When I was about 7, I lived to spend time with my best friend, Leatha. (Yes, “Leatha”, not “Lisa” – everyone asked.) Summer days with her were the best days. We imagined we were sisters – both of us tanned by long days spent in the sun, both with long brown hair and brown eyes, and quick smiles and laughter.

One afternoon, our moms were talking inside the house while Leatha and I played outside. Her family lived out in the country, like me. We were used to safely roaming around by ourselves in fields and yards. I remember feeling so happy, enjoying the summer day, and imaginative play with my friend. In my happiness, I spun around and darted across the road.

I immediately heard screams. “NO!” “LORI!” Confused, I looked up and I saw the grill of a semi truck and looked up a bit more and saw the face of the man driving. I ran as fast as my legs could take me and collapsed on the other side of the road. I sat in the grass for a bit, trembling at how close I came to getting hit. I thought, “I could have died.” I felt ashamed, embarrassed that I hadn’t looked before crossing the street. I knew better!

Leatha crossed the street to be with me and it felt too disjointed to play again after that, so we went inside the house.

Still feeling shaken, I found my mom. She was sitting with a glass of ice tea in her hand, chatting. I leaned up against her and said, “I did something wrong.” She calmly said, “Yes, I thought you’d died or something.” I was confused. She was so nonchalant. If she was concerned, why hadn’t she come out to find me? Why didn’t she punish me? Why wasn’t she alarmed? (By the way, my mom doesn’t remember this event at all, so I can only go by my memory.)

Even though I didn’t talk about this event again or think much about it, it has been a core memory for me. While my friend yelled her warning to me and obviously cared, I internalized the message that the adults did not care and that was puzzling to 7-year old me. The driver kept going and he didn’t seem to slow down when he saw me. Our moms didn’t seem concerned at all. Perhaps I shouldn’t believe this near-accident was a big deal and maybe I might not matter.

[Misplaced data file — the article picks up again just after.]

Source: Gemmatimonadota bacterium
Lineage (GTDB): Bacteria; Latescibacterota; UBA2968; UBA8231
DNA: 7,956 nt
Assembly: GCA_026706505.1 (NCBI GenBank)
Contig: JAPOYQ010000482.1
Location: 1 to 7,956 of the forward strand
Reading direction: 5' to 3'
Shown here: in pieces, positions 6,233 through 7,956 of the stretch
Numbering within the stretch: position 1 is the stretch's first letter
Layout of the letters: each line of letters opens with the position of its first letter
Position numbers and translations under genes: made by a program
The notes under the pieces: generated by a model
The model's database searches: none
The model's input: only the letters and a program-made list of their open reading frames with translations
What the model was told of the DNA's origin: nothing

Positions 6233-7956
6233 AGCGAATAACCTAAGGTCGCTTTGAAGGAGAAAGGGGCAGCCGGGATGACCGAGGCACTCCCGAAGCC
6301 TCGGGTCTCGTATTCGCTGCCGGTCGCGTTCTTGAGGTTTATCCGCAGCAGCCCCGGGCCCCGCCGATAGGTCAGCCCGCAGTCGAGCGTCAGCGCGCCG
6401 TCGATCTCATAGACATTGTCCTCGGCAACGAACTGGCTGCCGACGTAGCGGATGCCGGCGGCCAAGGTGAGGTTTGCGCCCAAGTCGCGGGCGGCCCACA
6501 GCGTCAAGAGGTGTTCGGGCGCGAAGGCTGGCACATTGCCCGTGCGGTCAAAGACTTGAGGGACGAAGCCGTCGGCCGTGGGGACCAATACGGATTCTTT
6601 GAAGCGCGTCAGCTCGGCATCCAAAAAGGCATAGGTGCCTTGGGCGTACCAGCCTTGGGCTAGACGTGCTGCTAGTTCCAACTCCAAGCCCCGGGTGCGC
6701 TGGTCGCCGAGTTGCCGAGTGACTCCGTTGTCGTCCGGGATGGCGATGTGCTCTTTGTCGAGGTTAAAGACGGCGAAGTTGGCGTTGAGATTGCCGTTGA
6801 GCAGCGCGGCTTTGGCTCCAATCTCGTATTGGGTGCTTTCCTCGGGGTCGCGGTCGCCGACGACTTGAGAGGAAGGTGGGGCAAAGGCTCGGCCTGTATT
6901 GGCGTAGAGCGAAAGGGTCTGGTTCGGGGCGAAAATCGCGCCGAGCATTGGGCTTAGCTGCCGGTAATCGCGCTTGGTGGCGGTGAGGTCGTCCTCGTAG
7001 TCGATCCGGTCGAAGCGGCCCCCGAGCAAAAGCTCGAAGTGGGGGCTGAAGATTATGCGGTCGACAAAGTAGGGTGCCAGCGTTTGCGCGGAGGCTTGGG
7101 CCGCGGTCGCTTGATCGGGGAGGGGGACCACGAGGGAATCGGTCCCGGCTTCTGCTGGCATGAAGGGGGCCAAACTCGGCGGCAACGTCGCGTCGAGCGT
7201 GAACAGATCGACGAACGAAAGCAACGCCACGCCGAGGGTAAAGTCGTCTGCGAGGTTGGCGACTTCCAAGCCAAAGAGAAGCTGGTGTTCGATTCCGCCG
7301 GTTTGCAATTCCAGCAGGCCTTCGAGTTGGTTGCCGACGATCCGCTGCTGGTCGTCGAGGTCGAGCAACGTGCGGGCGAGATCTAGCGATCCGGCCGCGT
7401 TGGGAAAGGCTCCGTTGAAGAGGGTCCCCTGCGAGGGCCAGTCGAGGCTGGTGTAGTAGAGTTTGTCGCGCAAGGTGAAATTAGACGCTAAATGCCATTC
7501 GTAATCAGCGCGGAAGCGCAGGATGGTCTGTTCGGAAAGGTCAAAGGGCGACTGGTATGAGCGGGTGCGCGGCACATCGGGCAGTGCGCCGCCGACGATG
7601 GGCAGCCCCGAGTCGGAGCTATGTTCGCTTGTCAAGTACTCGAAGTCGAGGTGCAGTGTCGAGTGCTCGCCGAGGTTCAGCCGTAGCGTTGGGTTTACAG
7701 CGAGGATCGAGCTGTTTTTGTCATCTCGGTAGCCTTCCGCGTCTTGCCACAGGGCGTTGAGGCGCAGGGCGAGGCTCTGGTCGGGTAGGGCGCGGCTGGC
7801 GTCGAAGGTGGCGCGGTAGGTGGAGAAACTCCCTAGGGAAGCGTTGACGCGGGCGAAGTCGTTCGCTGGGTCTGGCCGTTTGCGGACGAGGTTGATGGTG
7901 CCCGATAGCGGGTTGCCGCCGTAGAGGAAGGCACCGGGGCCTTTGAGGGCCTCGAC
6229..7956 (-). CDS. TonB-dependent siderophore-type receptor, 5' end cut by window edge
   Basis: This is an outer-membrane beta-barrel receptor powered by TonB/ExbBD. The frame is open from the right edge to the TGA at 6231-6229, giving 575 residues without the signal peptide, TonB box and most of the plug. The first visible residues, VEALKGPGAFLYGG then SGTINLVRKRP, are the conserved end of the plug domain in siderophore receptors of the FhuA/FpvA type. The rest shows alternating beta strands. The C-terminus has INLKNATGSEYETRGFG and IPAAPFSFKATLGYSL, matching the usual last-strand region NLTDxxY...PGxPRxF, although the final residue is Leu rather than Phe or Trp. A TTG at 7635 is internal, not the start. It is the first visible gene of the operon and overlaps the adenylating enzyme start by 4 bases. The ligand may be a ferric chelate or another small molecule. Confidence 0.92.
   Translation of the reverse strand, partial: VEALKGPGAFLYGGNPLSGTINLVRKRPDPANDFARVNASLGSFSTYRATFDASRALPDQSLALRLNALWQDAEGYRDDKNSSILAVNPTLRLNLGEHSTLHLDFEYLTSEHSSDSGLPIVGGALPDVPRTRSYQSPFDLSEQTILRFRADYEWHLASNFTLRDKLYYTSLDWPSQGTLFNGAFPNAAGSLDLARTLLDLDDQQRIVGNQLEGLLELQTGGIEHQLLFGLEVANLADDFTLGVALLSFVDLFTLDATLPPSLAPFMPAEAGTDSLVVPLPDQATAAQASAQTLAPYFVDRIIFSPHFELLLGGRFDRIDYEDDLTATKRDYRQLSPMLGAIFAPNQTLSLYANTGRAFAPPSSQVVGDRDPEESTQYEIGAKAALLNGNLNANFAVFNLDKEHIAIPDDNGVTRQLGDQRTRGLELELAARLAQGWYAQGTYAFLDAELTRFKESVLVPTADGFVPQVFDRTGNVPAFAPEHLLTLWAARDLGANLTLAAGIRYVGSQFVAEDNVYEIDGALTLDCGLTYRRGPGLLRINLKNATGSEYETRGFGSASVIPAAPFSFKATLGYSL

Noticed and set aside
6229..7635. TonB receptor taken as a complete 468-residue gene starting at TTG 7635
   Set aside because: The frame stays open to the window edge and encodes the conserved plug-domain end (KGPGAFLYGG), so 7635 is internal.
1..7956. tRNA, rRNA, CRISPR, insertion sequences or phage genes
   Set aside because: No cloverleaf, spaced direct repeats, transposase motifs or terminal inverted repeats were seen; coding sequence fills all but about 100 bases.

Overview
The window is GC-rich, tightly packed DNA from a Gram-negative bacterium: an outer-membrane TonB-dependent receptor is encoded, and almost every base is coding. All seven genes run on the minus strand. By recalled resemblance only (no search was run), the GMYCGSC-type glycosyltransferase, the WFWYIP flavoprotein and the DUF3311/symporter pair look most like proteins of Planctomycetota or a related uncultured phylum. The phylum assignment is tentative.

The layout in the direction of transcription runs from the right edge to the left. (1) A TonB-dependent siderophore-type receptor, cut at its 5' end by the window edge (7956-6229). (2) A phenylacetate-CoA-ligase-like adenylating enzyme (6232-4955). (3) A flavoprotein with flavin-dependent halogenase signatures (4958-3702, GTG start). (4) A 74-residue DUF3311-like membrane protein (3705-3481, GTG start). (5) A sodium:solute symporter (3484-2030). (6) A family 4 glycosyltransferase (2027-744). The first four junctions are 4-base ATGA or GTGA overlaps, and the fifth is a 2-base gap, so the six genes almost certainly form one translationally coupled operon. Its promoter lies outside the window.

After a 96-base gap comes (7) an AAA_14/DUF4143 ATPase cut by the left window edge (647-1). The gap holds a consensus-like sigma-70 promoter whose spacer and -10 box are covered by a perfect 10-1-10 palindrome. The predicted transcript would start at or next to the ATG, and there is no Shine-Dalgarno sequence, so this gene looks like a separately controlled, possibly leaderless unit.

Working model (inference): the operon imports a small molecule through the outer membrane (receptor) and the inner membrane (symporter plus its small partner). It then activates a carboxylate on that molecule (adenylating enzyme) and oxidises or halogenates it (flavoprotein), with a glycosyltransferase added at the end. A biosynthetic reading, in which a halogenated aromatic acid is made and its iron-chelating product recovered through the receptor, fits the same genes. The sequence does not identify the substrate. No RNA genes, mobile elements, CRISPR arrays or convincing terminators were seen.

It wasn’t until 20 or so years later that I realized that I’ve been carrying around this false message of “I don’t matter.” It wasn’t until a counselor suggested that I take a look at some childhood memories from the perspective of Adult Me that I could imagine this event differently and speak clarifying truth to myself. Maybe the truck driver slammed on his brakes. Maybe he thought about stopping to tell me to stay out of the road, but decided to keep going when he saw I was safe. Maybe my mom was used to hearing kids yelling outside, but was concerned and got up right away to make sure I was okay. Maybe when she saw I was okay and went back to her needed adult conversation. Of course she loves me and cared about me. Time and life had proven that over and over.

It’s interesting to look at these core childhood memories and examine what messages we’re carrying into adulthood. Are you holding onto some misinformation from childhood?  What might the truth be as you look at it as an adult?